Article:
This producer is one of the three of the, what I call, Holy Trinity of Italy: Biondi-Santi in Montalcino, Conterno in Barolo and Quintarelli in Valpolicella. These are the three estates upon which Italy built its reputation in the world. Forget about all the Super Tuscans, that win all the big reviews, these are the quintessence of Italy - never wavering from their traditions and making wines the likes of which can't be found anywhere else in the world. There are other great producers in Valpolicella, but there is only one Quintarelli.
The estate was founded at the turn of the 20th century by Silvio Quintarelli, a grape grower utilising the mezzadria system (sharecropping). The family finally bought the land and passed to Sylvio's son Giuseppe in the 1950s who maintained the traditions of winemaking but modernised to a certain extent.
Tasting and visiting there is an experience to say the least. You enter the winery brimming with anticipation and excitement knowing that this is where some of the greatest wine 'magic' of turning grapes into nectar occurs. I visited in April 2017, guided by Giuseppe Quintarelli's grandson, Francesco. The winery is surprisingly modest, there are only 11 hectares of vineyards, but there are many, many vintages of the wines in the barrels. The tasting is hushed and low-key in a dimly lit room and always from pre-opened bottles. It almost has the atmosphere of an old library or a Dickensian office - a real throwback, but this is how they like it. As if the laws that Giuseppe set down two generations ago are still revered.
You may be forgiven for being confused by their range of wines as the nomenclature and hierarchy is complicated. So, a little explanation of the wines is required. To start, there is a dry white called Bianco Secco. A mixture of local varieties such as Trebbiano Toscano, Garganega, Saorin and a little of international varieties of Chardonnay and Sauvignon Blanc. Next up is their red, Primofiore. This is an IGT which is again is a mix of local and international varieties, Corvina, Corvinone, Cabernet Sauvignon and Cabernet Franc. This is the only red that they make that doesn't go through some form of appassimento (the grape drying process), but saying that the Cabernets have a short period of drying.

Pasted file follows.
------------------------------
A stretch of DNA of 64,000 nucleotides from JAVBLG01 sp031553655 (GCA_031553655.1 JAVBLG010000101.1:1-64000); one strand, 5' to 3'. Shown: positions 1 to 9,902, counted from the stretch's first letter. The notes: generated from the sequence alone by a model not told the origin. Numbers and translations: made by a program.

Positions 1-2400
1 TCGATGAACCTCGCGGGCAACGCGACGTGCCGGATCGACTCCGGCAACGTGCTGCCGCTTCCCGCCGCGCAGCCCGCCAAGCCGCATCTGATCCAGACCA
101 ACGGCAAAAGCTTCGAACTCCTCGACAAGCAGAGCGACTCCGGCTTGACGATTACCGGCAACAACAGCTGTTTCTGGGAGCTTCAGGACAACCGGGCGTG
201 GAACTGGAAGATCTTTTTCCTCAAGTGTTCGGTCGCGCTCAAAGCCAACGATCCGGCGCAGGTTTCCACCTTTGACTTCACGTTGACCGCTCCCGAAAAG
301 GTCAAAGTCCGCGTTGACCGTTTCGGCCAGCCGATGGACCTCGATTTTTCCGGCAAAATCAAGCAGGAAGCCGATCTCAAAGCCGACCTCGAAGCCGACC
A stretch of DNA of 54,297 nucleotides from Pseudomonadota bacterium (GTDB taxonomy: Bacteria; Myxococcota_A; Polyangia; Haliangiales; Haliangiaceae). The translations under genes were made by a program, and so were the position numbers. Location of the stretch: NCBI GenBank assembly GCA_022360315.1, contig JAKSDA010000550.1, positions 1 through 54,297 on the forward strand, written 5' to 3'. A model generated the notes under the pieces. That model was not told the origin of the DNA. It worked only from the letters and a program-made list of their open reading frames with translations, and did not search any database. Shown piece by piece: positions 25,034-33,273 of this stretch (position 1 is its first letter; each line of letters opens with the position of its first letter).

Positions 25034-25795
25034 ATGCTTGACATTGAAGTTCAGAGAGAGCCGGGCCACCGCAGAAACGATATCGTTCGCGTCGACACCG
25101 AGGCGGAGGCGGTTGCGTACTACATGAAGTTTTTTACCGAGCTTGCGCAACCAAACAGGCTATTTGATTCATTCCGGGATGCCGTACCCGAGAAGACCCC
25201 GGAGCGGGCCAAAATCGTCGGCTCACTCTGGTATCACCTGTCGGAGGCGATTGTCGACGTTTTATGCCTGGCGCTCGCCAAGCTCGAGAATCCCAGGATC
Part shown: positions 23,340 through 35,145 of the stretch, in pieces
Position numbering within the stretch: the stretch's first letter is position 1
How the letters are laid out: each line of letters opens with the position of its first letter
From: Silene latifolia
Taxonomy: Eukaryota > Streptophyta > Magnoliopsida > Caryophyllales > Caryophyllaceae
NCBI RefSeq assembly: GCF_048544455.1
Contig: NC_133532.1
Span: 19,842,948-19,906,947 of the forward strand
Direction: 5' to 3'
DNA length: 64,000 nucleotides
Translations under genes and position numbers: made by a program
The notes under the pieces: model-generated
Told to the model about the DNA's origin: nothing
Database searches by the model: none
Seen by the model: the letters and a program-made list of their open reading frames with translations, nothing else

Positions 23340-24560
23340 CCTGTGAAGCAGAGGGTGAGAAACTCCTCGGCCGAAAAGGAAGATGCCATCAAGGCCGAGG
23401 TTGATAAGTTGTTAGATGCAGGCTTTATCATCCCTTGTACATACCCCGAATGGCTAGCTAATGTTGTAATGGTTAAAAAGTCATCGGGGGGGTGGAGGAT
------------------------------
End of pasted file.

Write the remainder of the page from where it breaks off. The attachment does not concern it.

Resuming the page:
Next in the range are the Valpolicella Classico Superiore and Rosso Ca del Merlo. These two are brothers, as they are made pretty much the same way. Both are 50/50 fresh grapes and dried grapes, then go through the Ripasso process (a refermentation on the gross lees of the Amarone). The difference between the two being Valpolicella is traditional grape varieties with Rosso Ca del Merlo a blend of traditional varieties peppered with Cabernet Sauvignon, Cabernet Franc, Nebbiolo (yes, you read that right), Sangiovese and Croatina.
After these, are the pure appassimento wines. Amarone, of course, Amarone Riserva and Rosso del Bepi. These are in essence all made the same way. The wine is only called 'Amarone' when it is from a great vintage. In, let's say, 'normal' years it's called Rosso del Bepi and bumped down to IGT, but is in essence still an Amarone. In exceptional years, and only when it has been aged for at least a decade the wine becomes Amarone Riserva. When the wine is from a vintage that is not up to their exacting standards, none of these will be made. There is also Alzero, essentially an Amarone, but made with the two Cabernets and Merlot. Finally, there is Recioto. When the yeasts win, the wine becomes dry and Amarone: when the sugars win, it becomes sweet and Recioto.
Quintarelli is not for everyone. Yes, they are high priced, but not just that: these are the essence of artisanal winemaking and have tremendous personality. They have admirers all over the world with the name being uttered with reverence and respect.